Date of scheduled execution State Victim name Inmate name Status
October 23, 2013 Arizona Chip O’Dell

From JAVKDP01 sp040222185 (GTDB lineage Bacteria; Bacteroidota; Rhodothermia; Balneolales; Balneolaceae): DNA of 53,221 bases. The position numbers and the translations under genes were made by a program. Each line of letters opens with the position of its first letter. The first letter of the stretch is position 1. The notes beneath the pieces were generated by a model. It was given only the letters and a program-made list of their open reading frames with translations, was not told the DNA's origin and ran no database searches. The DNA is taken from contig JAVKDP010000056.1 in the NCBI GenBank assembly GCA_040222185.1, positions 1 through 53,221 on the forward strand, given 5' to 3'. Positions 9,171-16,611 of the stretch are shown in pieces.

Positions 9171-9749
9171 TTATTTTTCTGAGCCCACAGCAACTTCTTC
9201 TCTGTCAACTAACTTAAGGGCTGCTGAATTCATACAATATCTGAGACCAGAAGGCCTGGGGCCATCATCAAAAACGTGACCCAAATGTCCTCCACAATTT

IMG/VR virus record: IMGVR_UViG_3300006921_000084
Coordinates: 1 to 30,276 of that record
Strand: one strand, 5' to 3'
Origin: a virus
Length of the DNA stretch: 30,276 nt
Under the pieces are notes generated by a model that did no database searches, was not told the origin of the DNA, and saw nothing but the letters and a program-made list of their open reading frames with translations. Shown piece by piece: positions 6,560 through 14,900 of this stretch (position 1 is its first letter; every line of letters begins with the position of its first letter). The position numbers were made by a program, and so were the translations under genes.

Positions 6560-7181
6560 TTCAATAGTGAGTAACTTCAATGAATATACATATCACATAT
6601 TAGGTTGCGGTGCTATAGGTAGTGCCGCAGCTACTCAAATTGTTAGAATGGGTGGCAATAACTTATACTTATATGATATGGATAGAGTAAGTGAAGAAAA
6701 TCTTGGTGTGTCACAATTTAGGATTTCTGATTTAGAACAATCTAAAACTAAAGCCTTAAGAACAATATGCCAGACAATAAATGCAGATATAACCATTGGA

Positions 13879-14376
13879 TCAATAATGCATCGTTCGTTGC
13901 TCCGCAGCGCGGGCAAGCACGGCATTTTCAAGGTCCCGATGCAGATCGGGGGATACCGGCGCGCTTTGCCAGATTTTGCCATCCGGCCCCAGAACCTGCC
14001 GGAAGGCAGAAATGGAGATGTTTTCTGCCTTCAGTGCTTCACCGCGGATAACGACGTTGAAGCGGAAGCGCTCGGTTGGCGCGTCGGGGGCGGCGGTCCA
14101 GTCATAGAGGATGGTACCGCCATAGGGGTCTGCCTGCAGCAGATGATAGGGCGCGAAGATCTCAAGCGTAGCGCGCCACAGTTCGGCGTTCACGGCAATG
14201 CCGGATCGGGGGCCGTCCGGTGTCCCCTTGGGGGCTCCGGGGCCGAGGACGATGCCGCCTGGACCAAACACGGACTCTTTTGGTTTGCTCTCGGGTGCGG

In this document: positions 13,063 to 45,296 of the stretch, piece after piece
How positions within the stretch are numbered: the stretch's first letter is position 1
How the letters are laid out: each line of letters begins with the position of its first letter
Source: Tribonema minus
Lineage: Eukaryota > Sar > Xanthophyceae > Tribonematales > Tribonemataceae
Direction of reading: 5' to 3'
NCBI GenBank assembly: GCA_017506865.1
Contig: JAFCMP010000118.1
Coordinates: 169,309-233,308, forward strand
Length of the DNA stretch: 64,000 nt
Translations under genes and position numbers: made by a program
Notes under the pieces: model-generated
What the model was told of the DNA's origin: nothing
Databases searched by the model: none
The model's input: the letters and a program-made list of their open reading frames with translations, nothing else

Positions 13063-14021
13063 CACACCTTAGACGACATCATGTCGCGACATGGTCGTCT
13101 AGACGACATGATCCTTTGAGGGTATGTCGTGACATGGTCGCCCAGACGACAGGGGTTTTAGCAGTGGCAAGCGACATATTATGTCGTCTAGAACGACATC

Tom Hardman
Carol Lynn Noel
Maribeth Munn
Judy Bell
Arthur Bell
Richard Roels
Robert Jones executed